As cover stories go, the official Communist Party line on the fate of Swedish diplomat-humanitarian Raoul Wallenberg was pretty bad. The official story is Wallenberg was accidentally arrested and passed away while languishing in Lubyanka Prison. That doesn’t exactly put you in the mood to sing “The Internationale,” does it? Yet, for years, Wallenberg’s family and admirers suspected his true fate was certainly more mysterious and possibly even worse. Alexander Rodnyanskiy set out to investigate the Wallenberg case as far as 1990 Glasnost policies would allow, but it turned out that wouldn’t be so very far after all judging from the resulting documentary, The Mission of Raoul Wallenberg¸ which screens again as a restored revival selection, twenty-five years after its original New York Jewish Film Festival premiere.
It was not merely false hope. For years, eyewitness accounts of prisoners claiming to have seen Wallenberg in various work camps and prisons trickled out of the Soviet Union. It wasn’t just the Wallenberg family asking questions. The tens of thousands of Jewish Hungarians saved by Wallenberg, including future U.S. Congressman Tom Lantos, also wanted answers. In 1990, Wallenberg’s sister traveled to the USSR, assuming Glasnost would open all the vaults and archives to her. Alas, she was over-optimistic.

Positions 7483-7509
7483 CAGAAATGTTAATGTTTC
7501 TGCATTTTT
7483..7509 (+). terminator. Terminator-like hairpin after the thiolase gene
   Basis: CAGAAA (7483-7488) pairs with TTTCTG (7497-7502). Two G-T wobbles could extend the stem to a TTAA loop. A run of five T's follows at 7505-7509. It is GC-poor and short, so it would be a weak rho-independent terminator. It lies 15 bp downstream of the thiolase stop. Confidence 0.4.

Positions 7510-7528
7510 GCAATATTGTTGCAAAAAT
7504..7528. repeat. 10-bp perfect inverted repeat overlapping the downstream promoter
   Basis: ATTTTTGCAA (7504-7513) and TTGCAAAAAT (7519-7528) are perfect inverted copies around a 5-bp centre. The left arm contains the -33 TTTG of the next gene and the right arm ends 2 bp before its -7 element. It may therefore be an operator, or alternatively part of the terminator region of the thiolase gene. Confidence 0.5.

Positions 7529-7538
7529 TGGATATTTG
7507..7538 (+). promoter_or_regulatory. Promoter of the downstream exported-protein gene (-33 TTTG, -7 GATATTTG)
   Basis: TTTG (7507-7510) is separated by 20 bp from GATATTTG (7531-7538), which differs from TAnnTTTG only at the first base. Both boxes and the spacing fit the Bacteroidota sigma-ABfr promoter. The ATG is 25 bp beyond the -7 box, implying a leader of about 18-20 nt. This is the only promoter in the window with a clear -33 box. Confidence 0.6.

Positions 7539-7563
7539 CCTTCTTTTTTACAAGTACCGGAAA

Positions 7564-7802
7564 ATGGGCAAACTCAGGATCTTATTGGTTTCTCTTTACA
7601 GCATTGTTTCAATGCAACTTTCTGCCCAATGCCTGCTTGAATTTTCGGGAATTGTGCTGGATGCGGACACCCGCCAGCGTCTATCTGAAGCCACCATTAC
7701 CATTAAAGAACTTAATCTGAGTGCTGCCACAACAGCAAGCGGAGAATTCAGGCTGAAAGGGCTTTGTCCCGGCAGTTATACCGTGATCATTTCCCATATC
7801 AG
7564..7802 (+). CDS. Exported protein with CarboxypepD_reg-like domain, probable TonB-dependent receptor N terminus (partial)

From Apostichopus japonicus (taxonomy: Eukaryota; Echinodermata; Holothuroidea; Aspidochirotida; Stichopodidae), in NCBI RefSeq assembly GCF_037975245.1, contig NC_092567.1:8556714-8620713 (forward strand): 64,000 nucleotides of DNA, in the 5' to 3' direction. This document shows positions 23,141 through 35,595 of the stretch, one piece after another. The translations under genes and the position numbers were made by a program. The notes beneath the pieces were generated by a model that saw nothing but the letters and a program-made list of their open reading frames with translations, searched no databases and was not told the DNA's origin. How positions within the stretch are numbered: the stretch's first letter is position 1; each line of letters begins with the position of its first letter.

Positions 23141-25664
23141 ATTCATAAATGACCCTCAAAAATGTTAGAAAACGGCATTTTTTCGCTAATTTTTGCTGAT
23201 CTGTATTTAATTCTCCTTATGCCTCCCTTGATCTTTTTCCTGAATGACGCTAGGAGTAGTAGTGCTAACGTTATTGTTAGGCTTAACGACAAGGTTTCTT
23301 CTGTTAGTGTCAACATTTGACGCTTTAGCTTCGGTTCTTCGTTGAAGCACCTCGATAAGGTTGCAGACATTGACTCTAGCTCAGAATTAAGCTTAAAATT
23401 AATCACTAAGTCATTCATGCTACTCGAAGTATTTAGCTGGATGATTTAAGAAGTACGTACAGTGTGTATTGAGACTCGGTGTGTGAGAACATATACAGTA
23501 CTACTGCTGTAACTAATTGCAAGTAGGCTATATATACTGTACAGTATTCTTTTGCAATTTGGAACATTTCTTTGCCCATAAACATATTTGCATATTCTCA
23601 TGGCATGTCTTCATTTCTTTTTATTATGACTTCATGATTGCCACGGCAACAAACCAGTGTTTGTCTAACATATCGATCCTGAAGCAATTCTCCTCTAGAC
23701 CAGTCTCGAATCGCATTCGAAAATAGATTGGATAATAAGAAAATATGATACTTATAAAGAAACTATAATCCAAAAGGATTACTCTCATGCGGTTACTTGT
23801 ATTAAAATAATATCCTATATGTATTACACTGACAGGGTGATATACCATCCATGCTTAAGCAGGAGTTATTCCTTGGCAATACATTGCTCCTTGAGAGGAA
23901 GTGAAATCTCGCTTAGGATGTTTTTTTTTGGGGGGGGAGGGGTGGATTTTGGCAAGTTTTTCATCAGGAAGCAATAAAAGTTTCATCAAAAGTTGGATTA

Rodnyanskiy’s documentary definitely investigates the Wallenberg disappearance, chasing down false leads and plausible but uncorroborated witness statements. However, it is also very clearly testing the limits of the supposedly new order, finding them not so different from the old regime. We see plenty of stone-walling, dissembling, and crude bureaucratic runaround. Even though Rodnyanskiy is the first to admit it does not make much sense for the Soviets to keep such an explosively embarrassing prisoner locked away somewhere for decades. Yet, all the evasiveness Rodnyanskiy captures just vindicates and further stokes our suspicions.
Mission is an amazing work of documentary filmmaking that renders a severe judgement against the Soviet Union’s past and present. Its future would also turn out to be just as disappointing. However, the Ukrainian Rodnyanskiy has evolved into one of Russia’s finest film producers, whose credits include Andrey Zvyagintsev’s Leviathan. This is a frustrating film, but due to no fault of Rodnyanskiy. Sadly, it is just as timely now as it was then. Very highly recommended, the freshly restored, historically significant The Mission of Raoul Wallenberg screens this coming Monday (1/15) and Wednesday (1/17), at the Walter Reade, as part of the 2018 NYJFF.